Precise Investors

Tuesday, December 6, 2022
Stocks & Shares

Asia stocks dip on renewed Covid concerns

stocks dip

Shanghai Composite Index shed 0.6% to 3,560.15, Nikkei 225 declined 2.8% to 28,656.17, Hang Seng fell 2.3% to 24,161.55, Kospi lost 1.4% to 2,938.09, and S&P/ASX 200 dropped 1.7% to 7,279

Stock markets in Asia dipped on Friday after some European countries tightened curbs on travel and business after a surge in coronavirus infections and South Africa reported a new variant.

Shanghai, Tokyo, Hong Kong and Sydney declined. U.S. markets were closed Thursday for the Thanksgiving holiday.

Austria imposed a nationwide 10-day lockdown after its daily virus deaths tripled, while Italy imposed curbs on activity by unvaccinated people. The U.S. government advised Americans to avoid travel to Germany and Denmark. Scientists in South Africa said a new variant was spreading among young people in its most populous province.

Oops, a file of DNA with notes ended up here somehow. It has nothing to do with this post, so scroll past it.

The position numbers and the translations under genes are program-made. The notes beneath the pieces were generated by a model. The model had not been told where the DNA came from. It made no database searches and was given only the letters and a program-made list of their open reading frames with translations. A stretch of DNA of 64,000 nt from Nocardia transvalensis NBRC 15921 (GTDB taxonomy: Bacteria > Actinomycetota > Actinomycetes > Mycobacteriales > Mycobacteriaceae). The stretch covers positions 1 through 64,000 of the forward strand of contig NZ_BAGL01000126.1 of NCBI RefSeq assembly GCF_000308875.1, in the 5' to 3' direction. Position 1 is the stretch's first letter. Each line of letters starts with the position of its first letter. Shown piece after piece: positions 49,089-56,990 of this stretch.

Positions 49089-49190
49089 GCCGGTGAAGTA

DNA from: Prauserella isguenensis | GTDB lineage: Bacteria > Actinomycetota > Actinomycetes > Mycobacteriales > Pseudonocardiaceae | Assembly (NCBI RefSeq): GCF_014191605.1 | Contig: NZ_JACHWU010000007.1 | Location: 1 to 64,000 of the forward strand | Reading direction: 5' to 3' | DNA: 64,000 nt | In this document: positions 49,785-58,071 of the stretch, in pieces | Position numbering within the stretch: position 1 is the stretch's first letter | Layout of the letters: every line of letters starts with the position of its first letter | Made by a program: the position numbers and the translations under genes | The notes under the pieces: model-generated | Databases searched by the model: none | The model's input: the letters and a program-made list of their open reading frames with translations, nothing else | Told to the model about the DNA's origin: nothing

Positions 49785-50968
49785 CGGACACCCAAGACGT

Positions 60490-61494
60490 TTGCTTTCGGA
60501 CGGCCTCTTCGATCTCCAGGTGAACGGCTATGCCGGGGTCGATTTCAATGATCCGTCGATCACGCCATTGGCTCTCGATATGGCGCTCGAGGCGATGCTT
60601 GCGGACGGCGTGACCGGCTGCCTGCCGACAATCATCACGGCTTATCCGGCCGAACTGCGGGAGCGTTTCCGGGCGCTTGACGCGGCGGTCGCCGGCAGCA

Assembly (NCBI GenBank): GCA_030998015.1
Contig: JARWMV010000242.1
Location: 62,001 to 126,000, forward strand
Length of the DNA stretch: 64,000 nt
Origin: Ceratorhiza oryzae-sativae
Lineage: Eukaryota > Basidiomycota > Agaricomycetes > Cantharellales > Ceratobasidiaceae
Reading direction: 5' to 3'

Investors are likely to shoot first and ask questions later until more is known, Jeffrey Halley of Oanda said in a report.

The Shanghai Composite Index shed 0.6% to 3,560.15 and the Nikkei 225 in Tokyo declined 2.8% to 28,656.17. The Hang Seng in Hong Kong stumbled 2.3% to 24,161.55. The Kospi in Seoul shed 1.4% to 2,938.09 and Sydney’s S&P/ASX 200 dropped 1.7% to 7,279. New Zealand and Southeast Asian markets also declined.

Wall Street’s benchmark S&P 500 closed up 0.2% on Wednesday. U.S. markets are due to reopen on Friday for a shortened post-Thanksgiving trading session.

Investors are more cautious after Federal Reserve officials indicated in notes from their October meeting released this week that they foresaw the possibility of responding to higher inflation by raising rates sooner than previously planned.

Financial markets had been encouraged by strong U.S. corporate earnings and signs the global economy was rebounding from last year’s decline in activity due to the pandemic. Stock prices have been boosted by easy credit and other measures rolled out by the Fed and other central banks.


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